Saban’s ‘Power Rangers’ is an adaptation of Mighty Morphin Power Rangers, the first and most famous series of the long-running Power Rangers TV show. In contrast to the show, which famously uses a combination of Japanese sentai footage and original American footage, the movie is an entirely American production.
Concerning the basic story beats, the movie’s plot is similar to that of the introductory episode of the show: a powerful extraterrestrial being known as Zordon, along with his robot assistant Alpha 5, assemble a group of five human teenagers to fight a villain known as Rita Repulsa. After some initial resistance, the five teens eventually use their power coins to transform into the power rangers and defeat Goldar, one of Rita’s henchmen.
The movie strikes a tricky balance between honoring the original TV series and creating a standalone work with merits separate from that of the work that inspired it. There are many homages to the original show, though they are largely cosmetic in nature. For instance, the rangers all inherit the first names of the original cast of Mighty Morphin Power Rangers, but they are otherwise completely different characters who share only superficial similarities with their original counterparts. Zordon and Rita also differ considerably from their TV show versions, particularly in regards to their backstories.
Another notable difference is that this adaptation features “civilian powers”, which gifts the rangers with superhuman abilities even when they are not donning their armor. This was a concept introduced in later seasons of the TV show, and one that is sometimes criticized for cheapening the effectiveness of their abilities when in full costume. However, I’d argue that the civilian powers work in the context of this movie. It allows the cast to spend more time outside of their armor and to relate to each other as humans first, superheroes second.
On the whole, each member of the main cast was given stronger characterization than I was initially expecting. Each one had quirks unique to them and each were given opportunities to distinguish themselves from the rest of the group.
Billy was the biggest surprise. It is established in an early scene that he is on the autism spectrum. I cannot comment on the accuracy of the representation, but I can commend the movie in avoiding the pitfall of portraying Billy as a walking joke. Though he is one of the most comedic characters of the cast, his condition itself is not treated as a punchline, and refreshingly, he emerges as the most overall heroic member of the team.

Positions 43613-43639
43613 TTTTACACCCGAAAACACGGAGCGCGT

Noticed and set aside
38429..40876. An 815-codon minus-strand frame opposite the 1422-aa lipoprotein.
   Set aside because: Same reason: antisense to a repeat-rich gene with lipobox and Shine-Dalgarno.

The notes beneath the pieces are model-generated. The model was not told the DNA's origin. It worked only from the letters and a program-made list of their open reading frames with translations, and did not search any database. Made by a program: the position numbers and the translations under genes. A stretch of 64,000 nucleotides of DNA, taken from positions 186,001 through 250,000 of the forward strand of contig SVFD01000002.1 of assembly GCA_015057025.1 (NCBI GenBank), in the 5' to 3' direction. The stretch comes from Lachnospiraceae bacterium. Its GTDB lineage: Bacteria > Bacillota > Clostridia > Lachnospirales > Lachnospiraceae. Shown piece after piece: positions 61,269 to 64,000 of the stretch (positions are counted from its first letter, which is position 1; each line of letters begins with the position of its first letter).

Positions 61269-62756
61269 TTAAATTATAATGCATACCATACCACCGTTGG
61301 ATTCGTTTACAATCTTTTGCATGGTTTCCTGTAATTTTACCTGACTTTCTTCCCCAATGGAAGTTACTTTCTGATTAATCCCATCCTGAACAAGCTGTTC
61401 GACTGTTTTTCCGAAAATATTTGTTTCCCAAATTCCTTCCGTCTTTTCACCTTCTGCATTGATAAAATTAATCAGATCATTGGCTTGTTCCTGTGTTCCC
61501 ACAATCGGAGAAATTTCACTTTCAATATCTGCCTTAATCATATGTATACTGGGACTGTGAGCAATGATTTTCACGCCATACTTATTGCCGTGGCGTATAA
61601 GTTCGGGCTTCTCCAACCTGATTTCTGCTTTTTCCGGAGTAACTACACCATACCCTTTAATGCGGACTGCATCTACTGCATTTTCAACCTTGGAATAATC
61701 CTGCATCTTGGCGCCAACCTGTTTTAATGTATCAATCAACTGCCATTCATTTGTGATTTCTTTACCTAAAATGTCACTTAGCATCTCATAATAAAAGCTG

Kimberly’s character arc is likely to be the most controversial, largely in that some of her actions and statements paint her as more petty and lacking in remorse than one might expect. In addition, Zack is unfortunately one of the less developed cast members. However, it is worth mentioning that he does receive a few nice (albeit short) scenes with his family, all of which are in Mandarin with English subtitles.
Understandably, Trini’s characterization will be a disappointment to many. Yes, there is an implication that she is attracted to other girls, but it is open-ended enough that those who wish to vehemently deny her sexual orientation will find the wiggle room to do so. That said, it is a considerable improvement over the supposedly gay character in live-action Beauty and the Beast; even if it is only implied, Trini’s sexual orientation is a topic that is at least treated with respect, and it is a detail that lends real-world weight to her sense of alienation and her generally closed-off nature. It’s a step in the right direction, particularly for a franchise that famously mistreated an openly-gay member of the original cast. Still, I would have much preferred if there were more explicit confirmation of her attraction to girls. I hope the planned future installments rectify this and take the time to further explore this aspect of her character.
Though the movie consciously attempts to improve upon the original work, it ultimately constrains itself from straying too far from its source. In paying tribute to the TV show, Power Rangers also inherits some of its flaws, particularly in that the narrative is unevenly split between its five characters. A disproportionate amount of screentime is dedicated to the character Jason, the red ranger and arbitrarily designated leader of the group, who happens to be the only white male character of the main cast. This continues an unfortunate trend of many seasons of the TV show, where the most developed characters tended to be white men, despite the overall diversity of the casts.
Another of the less successful aspects of the movie is the villain, Rita Repulsa. She falls somewhere between seriousness and camp, and is neither as amusingly endearing as the TV show depiction of Rita nor is she menacing enough to be seen as a serious threat.
Admittedly, the fighting is also somewhat disappointing; considering that this is a Power Rangers adaptation that is finally free of the constraints of a tight budget, as well as the demands of adhering to sentai footage, the fight scenes are surprisingly underwhelming, largely due to the unremarkable fight choreography.
To my own surprise, the most enjoyable aspects of the movie existed outside of the action scenes. Simply put, ‘Power Rangers’ is at its best when the characters are just talking to each other. The dialogue is often funny, and there’s a sense of wonder and joy throughout, which shines through even in the story’s darker moments.
In the end, ‘Power Rangers’ surprised me. Though it is by no means a perfect adaptation — and diehard fans of the show will undoubtedly find something to dislike — it is still an enjoyable movie that manages to succeed both as a stand-alone work and as a tribute to the TV series.
Author: Helen from Overlooked
Editor: Han Angus